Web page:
XML sitemaps help ensure that your web pages get re-crawled and re-indexed when you make changes to them. This can prevent your pages from being removed from search engine results, or help you continue to get more pages to appear. So even if you have links to every page on your website, you can still benefit from using an XML sitemap.
Who needs an XML sitemap?
The bottom line is – everyone should have an XML sitemap. There’s no real harm to having one for your website and it can end up benefiting you in a big way. However, Google specifically recommends XML sitemaps for websites that are “really large, have a large archive of content pages that are isolated or not well linked to each other, new and have few external links to it, and/or use rich media content.”
One thing to keep in mind is that there is a limit on the number of URLs that can be listed within a single XML file.
That limit is 50,000 – if you have more than 50,000 URLs on your website, you will need to create multiple XML sitemaps. Many larger websites need to do so, and you can simply submit the additional sitemap(s) to Google Search Console and/or list them underneath the original sitemap in your robots.txt.
What pages should be included in an XML sitemap?
Every page that you want search engines to crawl and index should be included in your XML sitemap. Pages that should be excluded from sitemaps may include those that are not user-friendly, not meant for users to land on via search, or those with sensitive information that you likely have blocked from bots already.
A key point to make here is that you want to be sure you are sending search engines a consistent, uniform message about the URLs on your website.
Including a URL on your XML sitemap tells search engines that you want the page to be crawled and indexed, therefore those pages should be easily accessible to bots. One example to especially keep in mind is that you should not include URLs that are blocked off to spiders on your robots.txt file, for example, in your XML sitemap as that sends a conflicting message to search engine bots and will cause the site to not be crawled.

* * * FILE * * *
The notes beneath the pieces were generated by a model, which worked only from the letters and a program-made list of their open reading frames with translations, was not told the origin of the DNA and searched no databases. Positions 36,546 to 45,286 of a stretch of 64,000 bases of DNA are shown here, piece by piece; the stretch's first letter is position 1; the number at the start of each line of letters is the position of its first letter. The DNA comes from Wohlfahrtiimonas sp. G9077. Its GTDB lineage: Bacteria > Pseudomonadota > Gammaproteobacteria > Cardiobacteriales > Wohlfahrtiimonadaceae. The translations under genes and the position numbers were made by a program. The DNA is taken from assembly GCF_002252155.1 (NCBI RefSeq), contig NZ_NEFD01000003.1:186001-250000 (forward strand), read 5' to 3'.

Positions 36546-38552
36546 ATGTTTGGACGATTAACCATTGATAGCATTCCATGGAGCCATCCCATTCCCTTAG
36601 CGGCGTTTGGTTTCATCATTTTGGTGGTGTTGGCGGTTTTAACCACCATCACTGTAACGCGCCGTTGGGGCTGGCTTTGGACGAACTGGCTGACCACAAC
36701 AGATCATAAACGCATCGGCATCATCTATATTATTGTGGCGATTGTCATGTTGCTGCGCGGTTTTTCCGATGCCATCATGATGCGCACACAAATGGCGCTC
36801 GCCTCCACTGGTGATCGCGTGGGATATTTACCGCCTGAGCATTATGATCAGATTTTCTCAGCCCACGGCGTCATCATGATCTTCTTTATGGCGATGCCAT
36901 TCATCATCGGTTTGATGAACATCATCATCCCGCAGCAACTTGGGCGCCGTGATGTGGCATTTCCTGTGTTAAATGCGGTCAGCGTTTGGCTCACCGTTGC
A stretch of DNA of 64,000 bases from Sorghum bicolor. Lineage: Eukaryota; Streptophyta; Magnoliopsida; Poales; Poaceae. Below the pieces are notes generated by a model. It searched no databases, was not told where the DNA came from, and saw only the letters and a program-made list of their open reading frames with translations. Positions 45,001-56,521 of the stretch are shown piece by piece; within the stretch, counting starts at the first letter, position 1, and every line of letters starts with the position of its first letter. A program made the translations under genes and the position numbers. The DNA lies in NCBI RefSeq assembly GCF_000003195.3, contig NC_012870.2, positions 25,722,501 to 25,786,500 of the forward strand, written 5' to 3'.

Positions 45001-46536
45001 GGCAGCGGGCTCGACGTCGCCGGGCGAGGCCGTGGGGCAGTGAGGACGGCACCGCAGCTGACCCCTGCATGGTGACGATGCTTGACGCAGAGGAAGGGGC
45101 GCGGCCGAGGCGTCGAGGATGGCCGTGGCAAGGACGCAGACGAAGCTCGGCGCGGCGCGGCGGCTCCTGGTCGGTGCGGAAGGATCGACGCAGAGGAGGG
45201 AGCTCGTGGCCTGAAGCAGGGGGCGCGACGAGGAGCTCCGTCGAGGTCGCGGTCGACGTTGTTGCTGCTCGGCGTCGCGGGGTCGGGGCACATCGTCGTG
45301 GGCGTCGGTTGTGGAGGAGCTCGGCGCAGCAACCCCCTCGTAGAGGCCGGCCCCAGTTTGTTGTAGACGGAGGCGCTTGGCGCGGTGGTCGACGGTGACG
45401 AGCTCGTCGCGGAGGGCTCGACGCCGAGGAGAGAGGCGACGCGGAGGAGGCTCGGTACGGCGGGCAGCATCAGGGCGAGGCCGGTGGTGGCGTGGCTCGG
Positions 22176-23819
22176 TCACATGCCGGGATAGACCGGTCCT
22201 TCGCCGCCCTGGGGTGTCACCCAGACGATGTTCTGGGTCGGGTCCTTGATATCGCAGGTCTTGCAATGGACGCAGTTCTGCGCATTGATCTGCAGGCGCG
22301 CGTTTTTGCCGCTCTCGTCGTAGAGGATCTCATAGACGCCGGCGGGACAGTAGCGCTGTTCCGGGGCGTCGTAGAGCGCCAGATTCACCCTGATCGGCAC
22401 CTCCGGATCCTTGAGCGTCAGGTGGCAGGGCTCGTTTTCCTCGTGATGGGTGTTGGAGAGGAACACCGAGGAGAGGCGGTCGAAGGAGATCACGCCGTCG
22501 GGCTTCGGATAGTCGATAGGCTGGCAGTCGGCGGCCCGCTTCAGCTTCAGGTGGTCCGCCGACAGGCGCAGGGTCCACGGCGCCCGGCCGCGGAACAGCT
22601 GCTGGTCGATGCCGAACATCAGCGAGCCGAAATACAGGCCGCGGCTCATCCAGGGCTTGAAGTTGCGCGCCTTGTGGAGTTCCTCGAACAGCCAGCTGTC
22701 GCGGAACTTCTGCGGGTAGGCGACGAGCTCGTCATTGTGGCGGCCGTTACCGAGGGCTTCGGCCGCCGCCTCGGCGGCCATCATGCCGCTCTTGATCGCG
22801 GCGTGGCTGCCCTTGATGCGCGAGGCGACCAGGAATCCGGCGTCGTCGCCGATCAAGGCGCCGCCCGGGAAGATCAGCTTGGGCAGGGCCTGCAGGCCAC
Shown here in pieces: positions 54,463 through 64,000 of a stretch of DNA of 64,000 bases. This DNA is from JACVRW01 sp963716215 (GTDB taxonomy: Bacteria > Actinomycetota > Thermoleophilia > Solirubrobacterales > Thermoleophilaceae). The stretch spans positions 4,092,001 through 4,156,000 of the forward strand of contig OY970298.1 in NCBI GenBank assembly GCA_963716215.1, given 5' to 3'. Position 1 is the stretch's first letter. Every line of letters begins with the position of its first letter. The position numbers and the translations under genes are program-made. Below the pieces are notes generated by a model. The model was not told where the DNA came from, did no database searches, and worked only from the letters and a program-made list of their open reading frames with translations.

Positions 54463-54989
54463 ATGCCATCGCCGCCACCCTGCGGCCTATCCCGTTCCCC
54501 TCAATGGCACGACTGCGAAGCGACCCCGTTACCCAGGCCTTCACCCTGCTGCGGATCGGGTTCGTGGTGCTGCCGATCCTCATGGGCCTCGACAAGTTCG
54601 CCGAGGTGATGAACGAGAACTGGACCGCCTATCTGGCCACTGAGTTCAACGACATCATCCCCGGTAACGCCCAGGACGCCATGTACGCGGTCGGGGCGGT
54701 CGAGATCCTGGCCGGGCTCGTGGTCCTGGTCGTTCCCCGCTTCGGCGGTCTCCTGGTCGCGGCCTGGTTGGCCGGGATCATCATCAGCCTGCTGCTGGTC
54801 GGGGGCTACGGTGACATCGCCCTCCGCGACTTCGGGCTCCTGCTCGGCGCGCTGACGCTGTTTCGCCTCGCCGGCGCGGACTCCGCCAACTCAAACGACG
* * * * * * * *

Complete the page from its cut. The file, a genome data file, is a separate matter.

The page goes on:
How do you create an XML sitemap?
It is important to note that an XML sitemap should not replace a clear, easy-to-follow navigation structure on your website.
The sitemap acts as a guide to search engine bots; it helps them find the URLs you’d like them to crawl. When the bots begin to crawl your site, however, they need to be able to navigate on their own without any trouble.
With that said, the best way to go about creating an XML sitemap that will best benefit your website is to start with ensuring your website navigation is as user-friendly as possible.
Once clear navigation is in place on your website, you can feel confident that when search engine bots follow your XML sitemap, they’ll easily be able to understand where they’re going and crawl your site most effectively.
When it comes to actually building the sitemap, you can do so manually in HTML given that an XML sitemap is a type of document. If you’re looking for something a little faster, however, you can use tools such as Screaming Frog which will help quicken the process.
If you’re looking for more of a personal touch, we’d love to help you as well! Contact WebFX today to see how our team can help you create an XML sitemap that gets your pages noticed and explore even more opportunities to boost your SEO!